Tuesday, 16 August 2022

Indian-origin researcher developed a wearable vapour sensor

30 November -0001 | News | By BioSpectrum Bureau

Indian-origin researcher developed a wearable vapour sensor

The sensor could detect nitric oxide and oxygen

The sensor could detect nitric oxide and oxygen

Researchers at the University of Michigan including one of Indian-origin, are developing a new wearable vapour sensor that could offer continuous disease monitoring for patients with diabetes, high blood pressure, anemia or lung disease. The new sensor can detect airborne chemicals either exhaled or released through the skin.

It would likely be the first wearable to pick up a broad array of chemical, rather than physical, attributes, researchers said.

"Each of the diseases has its own biomarkers that the device would be able to sense. For diabetes, acetone is a marker, for example," said Mr Sherman Fan, a professor of biomedical engineering.

Other chemicals it could detect include nitric oxide and oxygen, abnormal levels of which can point to conditions such as high blood pressure, anemia or lung disease.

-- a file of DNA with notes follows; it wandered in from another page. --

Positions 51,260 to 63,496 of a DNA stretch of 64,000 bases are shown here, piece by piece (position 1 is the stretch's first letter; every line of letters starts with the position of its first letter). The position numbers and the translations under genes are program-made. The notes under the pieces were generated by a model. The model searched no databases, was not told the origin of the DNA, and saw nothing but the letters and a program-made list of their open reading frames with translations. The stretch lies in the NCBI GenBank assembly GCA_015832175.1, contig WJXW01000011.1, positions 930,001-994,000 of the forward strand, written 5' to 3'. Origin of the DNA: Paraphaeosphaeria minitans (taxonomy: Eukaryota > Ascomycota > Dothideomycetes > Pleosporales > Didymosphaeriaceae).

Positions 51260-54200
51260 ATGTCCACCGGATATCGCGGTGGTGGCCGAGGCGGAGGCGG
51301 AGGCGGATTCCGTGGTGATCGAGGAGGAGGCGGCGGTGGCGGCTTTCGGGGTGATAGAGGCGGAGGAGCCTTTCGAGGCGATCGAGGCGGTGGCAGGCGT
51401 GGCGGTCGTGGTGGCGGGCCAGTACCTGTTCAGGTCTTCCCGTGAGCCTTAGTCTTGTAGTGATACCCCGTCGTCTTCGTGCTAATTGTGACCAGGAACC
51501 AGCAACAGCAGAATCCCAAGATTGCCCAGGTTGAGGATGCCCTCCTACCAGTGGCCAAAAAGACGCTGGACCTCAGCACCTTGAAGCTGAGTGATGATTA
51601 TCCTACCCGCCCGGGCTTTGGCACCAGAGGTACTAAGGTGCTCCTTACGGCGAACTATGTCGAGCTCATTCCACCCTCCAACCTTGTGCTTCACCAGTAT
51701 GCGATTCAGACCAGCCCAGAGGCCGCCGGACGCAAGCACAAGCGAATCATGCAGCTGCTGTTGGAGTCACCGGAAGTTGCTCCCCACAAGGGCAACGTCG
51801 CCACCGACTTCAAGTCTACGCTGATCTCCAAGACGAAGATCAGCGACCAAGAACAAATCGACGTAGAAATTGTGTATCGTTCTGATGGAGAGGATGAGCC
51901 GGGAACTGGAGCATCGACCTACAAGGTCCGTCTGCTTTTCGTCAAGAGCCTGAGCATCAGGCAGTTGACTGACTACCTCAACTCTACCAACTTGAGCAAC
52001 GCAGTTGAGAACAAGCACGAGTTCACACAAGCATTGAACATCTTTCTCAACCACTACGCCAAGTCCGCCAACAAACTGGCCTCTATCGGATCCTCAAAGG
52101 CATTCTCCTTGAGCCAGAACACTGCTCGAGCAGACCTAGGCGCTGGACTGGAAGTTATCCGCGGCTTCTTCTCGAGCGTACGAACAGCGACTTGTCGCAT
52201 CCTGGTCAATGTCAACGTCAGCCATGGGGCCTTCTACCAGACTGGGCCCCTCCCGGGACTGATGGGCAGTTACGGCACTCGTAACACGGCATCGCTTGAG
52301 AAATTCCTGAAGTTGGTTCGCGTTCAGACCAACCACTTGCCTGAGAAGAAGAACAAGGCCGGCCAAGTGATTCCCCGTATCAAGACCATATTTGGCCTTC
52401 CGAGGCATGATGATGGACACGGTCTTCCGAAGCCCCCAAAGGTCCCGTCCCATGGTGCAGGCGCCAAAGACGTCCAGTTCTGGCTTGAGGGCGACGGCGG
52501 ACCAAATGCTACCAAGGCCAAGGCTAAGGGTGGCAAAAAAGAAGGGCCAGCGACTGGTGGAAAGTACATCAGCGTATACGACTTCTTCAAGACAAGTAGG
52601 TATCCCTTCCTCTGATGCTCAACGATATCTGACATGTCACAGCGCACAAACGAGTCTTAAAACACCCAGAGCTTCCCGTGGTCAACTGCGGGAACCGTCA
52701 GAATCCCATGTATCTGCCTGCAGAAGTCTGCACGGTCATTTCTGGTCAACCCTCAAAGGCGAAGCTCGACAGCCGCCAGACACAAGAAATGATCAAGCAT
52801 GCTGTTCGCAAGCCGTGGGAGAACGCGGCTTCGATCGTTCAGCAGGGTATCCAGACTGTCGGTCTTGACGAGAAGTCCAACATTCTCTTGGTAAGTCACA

Mr Fan is developing the sensor with Mr Zhaohui Zhong, an associate professor of electrical and computer engineering, and Mr Girish Kulkarni, a doctoral candidate in electrical engineering.

The researchers said their device is faster, smaller and more reliable than its counterparts, which today are much too big to be wearable.

"Nanoelectronic sensors typically depend on detecting charge transfer between the sensor and a molecule in air or in solution," Mr Kulkarni said.


"Instead of detecting molecular charge, we use a technique called heterodyne mixing, in which we look at the interaction between the dipoles associated with these molecules and the nanosensor at high frequencies," he added.

This technique, made possible through the use of graphene, results in extremely fast response times of tenths of a second, as opposed to the tens or hundreds of seconds typical in existing technology.

It also dramatically increases the device's sensitivity. The sensor can detect molecules in sample sizes at a ratio of several parts per billion.

 

 

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